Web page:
NEW YORK (Reuters) - The private equity industry formally proposed on Thursday that a U.S. bank regulator’s guidelines on private capital investment in banks should be made less severe in order not to deprive the U.S. banking system of access to much-needed capital.
Investors have both publicly and privately complained about the Federal Deposit Insurance Corp’s proposals since published in July.
The guidelines are open to public comment until August 10.
The Private Equity Council, whose members include powerful firms such as Blackstone Group LP, Carlyle Group and Kohlberg Kravis Roberts & Co, said on Thursday the proposals would remove, “a very large and available pool of private capital from the bidding process for failed banks and thrifts.”
The biggest complaint from the industry has been that the guidelines call for a Tier 1 leverage ratio -- the ratio of a bank’s capital to its assets -- of 15 percent for three years, far higher than the 5 percent required of well-capitalized banks.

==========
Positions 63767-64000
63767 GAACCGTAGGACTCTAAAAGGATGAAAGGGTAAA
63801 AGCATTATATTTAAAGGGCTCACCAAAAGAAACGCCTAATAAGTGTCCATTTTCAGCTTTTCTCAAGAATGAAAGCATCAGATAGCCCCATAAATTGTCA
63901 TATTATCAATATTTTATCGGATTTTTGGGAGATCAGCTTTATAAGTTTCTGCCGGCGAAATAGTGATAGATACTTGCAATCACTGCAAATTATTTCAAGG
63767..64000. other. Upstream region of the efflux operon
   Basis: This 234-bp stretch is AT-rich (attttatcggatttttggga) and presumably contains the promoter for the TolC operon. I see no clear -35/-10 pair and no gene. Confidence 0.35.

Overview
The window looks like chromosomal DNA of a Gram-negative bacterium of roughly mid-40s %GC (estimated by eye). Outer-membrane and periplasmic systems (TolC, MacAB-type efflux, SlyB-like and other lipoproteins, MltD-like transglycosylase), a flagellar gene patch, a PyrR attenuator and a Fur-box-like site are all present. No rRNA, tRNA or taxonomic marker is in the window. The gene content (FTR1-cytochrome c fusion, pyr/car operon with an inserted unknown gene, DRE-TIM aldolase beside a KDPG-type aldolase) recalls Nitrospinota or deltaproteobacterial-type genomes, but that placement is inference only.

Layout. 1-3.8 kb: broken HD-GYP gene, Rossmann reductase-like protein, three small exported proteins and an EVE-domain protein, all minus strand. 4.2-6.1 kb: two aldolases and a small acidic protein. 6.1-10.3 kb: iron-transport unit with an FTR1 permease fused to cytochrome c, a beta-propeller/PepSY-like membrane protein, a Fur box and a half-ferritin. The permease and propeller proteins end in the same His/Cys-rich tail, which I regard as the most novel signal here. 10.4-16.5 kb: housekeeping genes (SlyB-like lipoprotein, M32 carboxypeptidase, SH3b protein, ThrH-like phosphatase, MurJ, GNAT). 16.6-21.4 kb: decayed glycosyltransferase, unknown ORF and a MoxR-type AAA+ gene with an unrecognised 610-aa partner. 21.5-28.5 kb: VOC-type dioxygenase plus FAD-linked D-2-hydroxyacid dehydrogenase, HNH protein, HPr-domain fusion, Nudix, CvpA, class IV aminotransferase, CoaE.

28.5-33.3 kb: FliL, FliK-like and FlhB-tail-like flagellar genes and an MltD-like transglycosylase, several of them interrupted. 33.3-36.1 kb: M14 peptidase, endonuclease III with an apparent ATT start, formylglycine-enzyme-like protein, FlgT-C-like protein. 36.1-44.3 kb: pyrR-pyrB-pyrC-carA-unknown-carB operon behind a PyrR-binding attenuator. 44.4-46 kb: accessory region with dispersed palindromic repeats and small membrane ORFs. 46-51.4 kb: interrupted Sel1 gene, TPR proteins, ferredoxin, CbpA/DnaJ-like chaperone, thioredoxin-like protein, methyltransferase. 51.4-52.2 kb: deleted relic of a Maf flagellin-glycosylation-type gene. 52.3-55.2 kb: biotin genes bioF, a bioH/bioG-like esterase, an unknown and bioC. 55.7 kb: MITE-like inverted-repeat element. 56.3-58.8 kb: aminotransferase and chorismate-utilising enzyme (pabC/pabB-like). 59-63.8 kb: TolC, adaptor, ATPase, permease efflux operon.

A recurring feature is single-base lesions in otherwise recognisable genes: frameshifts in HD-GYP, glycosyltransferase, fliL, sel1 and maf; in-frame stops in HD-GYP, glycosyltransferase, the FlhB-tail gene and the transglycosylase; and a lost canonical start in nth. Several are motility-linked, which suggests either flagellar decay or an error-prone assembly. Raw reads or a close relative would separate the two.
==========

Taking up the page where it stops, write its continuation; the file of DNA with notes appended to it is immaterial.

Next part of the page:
The PEC says a potential solution could be that the FDIC reformulate the capital requirement on a “Tier 1 Common ratio,” which it says demonstrates the true capacity of banks to absorb losses.
It also argues that a proposed three-year holding period that the FDIC proposes for private capital investors should be reduced, suggesting 18 months as a solution.
Sources previously told Reuters the FDIC would likely move fast in finalizing the guidelines and could make a decision as soon as this month.
Reporting by Megan Davies; editing by Andre Grenon
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